Lonesome at the Top

By Zaitchik, Alexander | Mother Jones, July/August 2010 | Go to article overview
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Lonesome at the Top

Zaitchik, Alexander, Mother Jones

One reason Goldline is Beck's favorite sponsor: He doesn't have many to choose from anymore.

A FEW MINUTES past 7 a.m. last July 28, the sofa-sitting triumvirate on Fox News Channel's Fox & Friends were giggling over a segment about a bodybuilder when Glenn Beck appeared at the edge of the set, his arm curled in a mock flex. Seeing Beck, cohost Steve Doocy switched the subject to President Barack Obama's upcoming White House "beer fest" with Harvard professor Henry Louis Gates Jr. and the police officer who had arrested Gates outside his home nearly two weeks earlier. Obama had called the racially charged episode a "teachable moment" and was under fire from Beck and other conservative commentators for saying the police had "acted stupidly."

"That is unbelievable!" Beck shot back. When cohost Brian Kilmeade asked him to elaborate, Beck presented his theory: "This president, I think, has exposed himself as a guy, over and over and over again, who has a deep-seated hatred for white people, or the white culture, I don't know what it is."

Kilmeade stammered that Obama couldn't hate white people, since his staff included many of them. Beck brushed the argument aside. "This guy is, I believe, a racist," he said, criticizing Obama for surrounding himself with people like green-jobs czar Van Jones, "a black nationalist who is also an avowed communist."

"As soon as we saw the video, we knew," says James Rucker, the director ofColorOfChange.org, an Oakland, California-based online civil rights group that had already challenged the racial tone on Fox News. "Beck's comments about the president perfectly captured what has been going on at the network for a longtime. It just took it to another level." The episode presented an opportunity for making a bigger statement. "If we could get well-known companies to visualize their brand being associated with what was coming out of Beck's mouth, we knew they would be very uncomfortable, and we presumed that they'd want to excuse themselves from Beck's circle fast," Rucker says.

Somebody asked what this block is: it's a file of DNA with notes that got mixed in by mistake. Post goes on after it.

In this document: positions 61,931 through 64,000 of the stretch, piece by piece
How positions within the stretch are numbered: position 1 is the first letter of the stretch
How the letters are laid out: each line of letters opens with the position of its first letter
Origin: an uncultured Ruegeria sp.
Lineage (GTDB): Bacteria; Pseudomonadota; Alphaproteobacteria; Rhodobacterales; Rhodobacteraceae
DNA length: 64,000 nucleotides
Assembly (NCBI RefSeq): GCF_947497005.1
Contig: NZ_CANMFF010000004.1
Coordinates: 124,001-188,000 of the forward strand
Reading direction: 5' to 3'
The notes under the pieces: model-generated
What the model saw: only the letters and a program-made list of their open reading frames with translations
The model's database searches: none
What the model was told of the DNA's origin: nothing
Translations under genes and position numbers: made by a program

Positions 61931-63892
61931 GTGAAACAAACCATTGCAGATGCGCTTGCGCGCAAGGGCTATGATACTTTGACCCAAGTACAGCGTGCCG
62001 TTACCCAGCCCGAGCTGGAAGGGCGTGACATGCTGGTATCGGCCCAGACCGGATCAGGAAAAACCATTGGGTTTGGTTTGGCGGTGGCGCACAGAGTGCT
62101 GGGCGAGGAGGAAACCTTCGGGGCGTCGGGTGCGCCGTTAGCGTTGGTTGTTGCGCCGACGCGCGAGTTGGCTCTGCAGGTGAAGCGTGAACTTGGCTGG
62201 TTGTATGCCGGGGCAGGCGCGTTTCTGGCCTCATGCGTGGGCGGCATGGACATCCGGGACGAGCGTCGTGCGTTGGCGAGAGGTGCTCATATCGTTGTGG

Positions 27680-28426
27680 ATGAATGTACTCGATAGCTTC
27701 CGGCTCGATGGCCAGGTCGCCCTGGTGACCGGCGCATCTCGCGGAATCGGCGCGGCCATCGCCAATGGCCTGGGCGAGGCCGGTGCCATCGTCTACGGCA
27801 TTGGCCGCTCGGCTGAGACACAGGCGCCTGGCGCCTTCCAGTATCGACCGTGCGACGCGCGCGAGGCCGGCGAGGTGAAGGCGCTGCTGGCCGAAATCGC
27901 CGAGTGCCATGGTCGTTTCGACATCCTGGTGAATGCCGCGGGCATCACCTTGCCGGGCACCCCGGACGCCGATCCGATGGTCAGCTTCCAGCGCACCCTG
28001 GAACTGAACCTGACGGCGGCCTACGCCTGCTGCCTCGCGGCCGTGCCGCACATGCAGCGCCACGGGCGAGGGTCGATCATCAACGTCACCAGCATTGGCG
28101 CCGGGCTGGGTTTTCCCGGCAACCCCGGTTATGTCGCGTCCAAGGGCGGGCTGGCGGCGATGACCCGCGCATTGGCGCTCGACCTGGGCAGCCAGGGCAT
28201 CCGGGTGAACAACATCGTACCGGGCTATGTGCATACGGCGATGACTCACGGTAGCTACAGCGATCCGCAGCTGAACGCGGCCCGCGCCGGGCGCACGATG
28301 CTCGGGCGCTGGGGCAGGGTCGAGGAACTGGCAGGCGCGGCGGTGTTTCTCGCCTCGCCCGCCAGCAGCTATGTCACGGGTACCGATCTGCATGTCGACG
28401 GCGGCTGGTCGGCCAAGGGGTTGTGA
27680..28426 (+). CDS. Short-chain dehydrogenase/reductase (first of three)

Rucker had founded Color of Change in September 2005 along with Van Jones, who was well known for his work on police accountability and criminal-justice reform in the Bay Area. Rucker, then the director of grassroots mobilization at MoveOn.org, hoped to create a group that would bring digital organizing to "black, brown, or low-income" communities. Within four years of its launch, Color of Change had become the country's dominant online civil rights organization, with more than 600,000 members.

Shortly after Beck's comments, Color of Change urged its supporters to contact corporate offices. The first victory came soon afterward, as Lawyers. com, Procter & Gamble, and Prgressive insurance pulled their ads from Beck's show. Over the next two weeks, a large cluster of major brands including Best Buy, cvs, Wal-Mart, and RadioShack joined the list. "At first it was all a Sttle shocking," says Rucker. "But when we hit 20 companies, we started to realize we could go for every body...The campaign became self-reinforcing by creating a public story that there was something seriou sly wrong with this guy."

Beck never addressed the widening boycott directly, but his war on Jones escalated.

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